Jake’s Social Stories
It’s getting to be the time of year when teachers’ efforts during the first weeks of school begin to pay off. With classroom routines becoming well-established, a blossoming sense of community, and teachers who’ve gotten to know the children they teach, school days begin to fall into a rhythm. Students are feeling settled in, engaged, and ready to take on new learning challenges.
It’s also the time of year when students who need extra support start to stand out. That was the case for a child I knew named Jake. Jake had autism and was non-verbal at the start of first grade, so we’d expected that routines might be a challenge for him. As it turned out, his strong processing skills and his teacher’s skillful use of Interactive Modeling to teach procedures, plus lots of proactive reminding, led to a successful first few weeks. However, as time went by, Jake’s classmates needed fewer and less detailed reminders about everyday classroom routines, and Jake started to falter. With a class of twenty-five students and no assistant, his teacher tried to be proactive when she could, but she wasn’t able to give Jake as much support as he needed.
Thankfully, at our school we had a great working group of adults who came together to think of other ways to assist Jake. The speech pathologist recommended social stories as a tool that might help Jake manage routines with less verbal direction. She explained that in social stories, each page pairs a picture of an action with a word or very short sentence describing it. These pages might be bound into a book or attached to a flip ring—or any format that makes it possible for the child to have the story at hand to review independently or read with an adult.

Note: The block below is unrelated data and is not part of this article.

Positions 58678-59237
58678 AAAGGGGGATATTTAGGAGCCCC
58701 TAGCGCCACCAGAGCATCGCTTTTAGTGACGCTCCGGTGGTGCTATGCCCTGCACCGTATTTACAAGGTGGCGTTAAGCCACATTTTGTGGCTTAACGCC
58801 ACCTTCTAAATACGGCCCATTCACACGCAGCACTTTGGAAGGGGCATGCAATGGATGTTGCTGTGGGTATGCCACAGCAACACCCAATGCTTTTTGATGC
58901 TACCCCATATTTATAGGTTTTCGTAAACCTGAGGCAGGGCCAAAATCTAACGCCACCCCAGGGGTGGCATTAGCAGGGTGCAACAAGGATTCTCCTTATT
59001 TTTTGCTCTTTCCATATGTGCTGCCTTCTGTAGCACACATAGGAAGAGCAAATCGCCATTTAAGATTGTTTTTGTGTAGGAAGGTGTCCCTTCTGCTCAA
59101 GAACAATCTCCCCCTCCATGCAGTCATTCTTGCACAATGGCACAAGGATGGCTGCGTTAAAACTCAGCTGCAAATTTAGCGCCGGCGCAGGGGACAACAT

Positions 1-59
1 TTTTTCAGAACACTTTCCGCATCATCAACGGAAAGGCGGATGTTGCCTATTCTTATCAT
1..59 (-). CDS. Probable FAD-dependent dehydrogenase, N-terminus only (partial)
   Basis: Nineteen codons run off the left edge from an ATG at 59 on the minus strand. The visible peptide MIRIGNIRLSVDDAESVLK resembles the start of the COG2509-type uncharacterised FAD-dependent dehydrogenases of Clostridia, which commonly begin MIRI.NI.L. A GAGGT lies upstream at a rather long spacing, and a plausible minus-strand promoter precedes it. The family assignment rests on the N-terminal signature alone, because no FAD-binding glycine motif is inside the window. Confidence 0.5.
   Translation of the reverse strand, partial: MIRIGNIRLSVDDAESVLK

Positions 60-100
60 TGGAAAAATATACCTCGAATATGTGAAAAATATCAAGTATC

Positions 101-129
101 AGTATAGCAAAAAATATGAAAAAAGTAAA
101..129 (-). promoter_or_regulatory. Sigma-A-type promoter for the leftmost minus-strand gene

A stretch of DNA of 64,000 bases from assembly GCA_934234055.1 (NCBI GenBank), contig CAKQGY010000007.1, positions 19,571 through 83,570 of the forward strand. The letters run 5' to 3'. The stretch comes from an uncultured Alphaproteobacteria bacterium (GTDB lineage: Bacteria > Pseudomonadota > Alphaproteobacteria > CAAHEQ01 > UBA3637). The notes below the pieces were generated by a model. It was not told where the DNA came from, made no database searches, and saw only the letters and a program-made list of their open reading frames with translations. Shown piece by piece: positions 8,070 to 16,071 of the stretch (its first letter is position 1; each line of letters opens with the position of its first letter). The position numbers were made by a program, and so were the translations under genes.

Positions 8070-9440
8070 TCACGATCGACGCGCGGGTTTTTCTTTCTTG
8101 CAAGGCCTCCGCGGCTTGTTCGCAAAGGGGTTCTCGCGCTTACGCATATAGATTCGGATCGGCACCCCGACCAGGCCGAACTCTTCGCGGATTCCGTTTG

Jake’s teacher lit up when she heard this idea. She immediately rattled off a list of routines that she could make into social story books for Jake and started thinking about which to make first. To begin, Jake had a “starting the day” book, a “visiting the bathroom” book, a “lining up” book, a “walking in the hall” book, a “lunch line” book, a “making a choice at recess” book, and a “going home” book. These social stories followed the same steps she had shown during Interactive Modeling for each routine. To make them more meaningful, she used photos of Jake doing each of the steps for the illustrations. She put the books in a large zipper-top bag that stayed with Jake, and during the school day, when a routine was coming up, she’d pull out the appropriate book for Jake to review.
I still remember the thrill of hearing her describe how much having the social story books seemed to help Jake with classroom routines. She also noted that during self-selected reading time, Jake was choosing to read his social stories! (On a side note, later in the year, another beautiful thing happened related to this. The speech therapist used the books as she worked with Jake in his language development. As his verbal abilities emerged, some of the first words he uttered out loud were the steps to lining up that he’d learned from his book.)
The benefits of offering this extra support to Jake extended beyond him to encompass his classmates—and ultimately our whole school. In the classroom, as children showed an interest in Jake’s books, their teacher was inspired to take photos of students doing other routines and used them to make a classroom collection of social story books. Her description of that sparked a wonderful discussion among colleagues, which blossomed into a display of photos of students completing routines used in common areas of our school, such as the cafeteria and the playground.
So who is your Jake this year? What strategies can you use to support him or her? If the challenge involves remembering routines, perhaps social stories will help. Or, if managing transitions seems to be the issue, could you use a personalized schedule chart like the one Candace Roberts described making for a child in her class?
Karen Poplawski is a Responsive Classroom consulting teacher. Prior to joining CRS full-time, she spent seven years as a principal and ten years as a teacher in grades K, 1, and 4.Tags: Autism, Special Needs, Transitions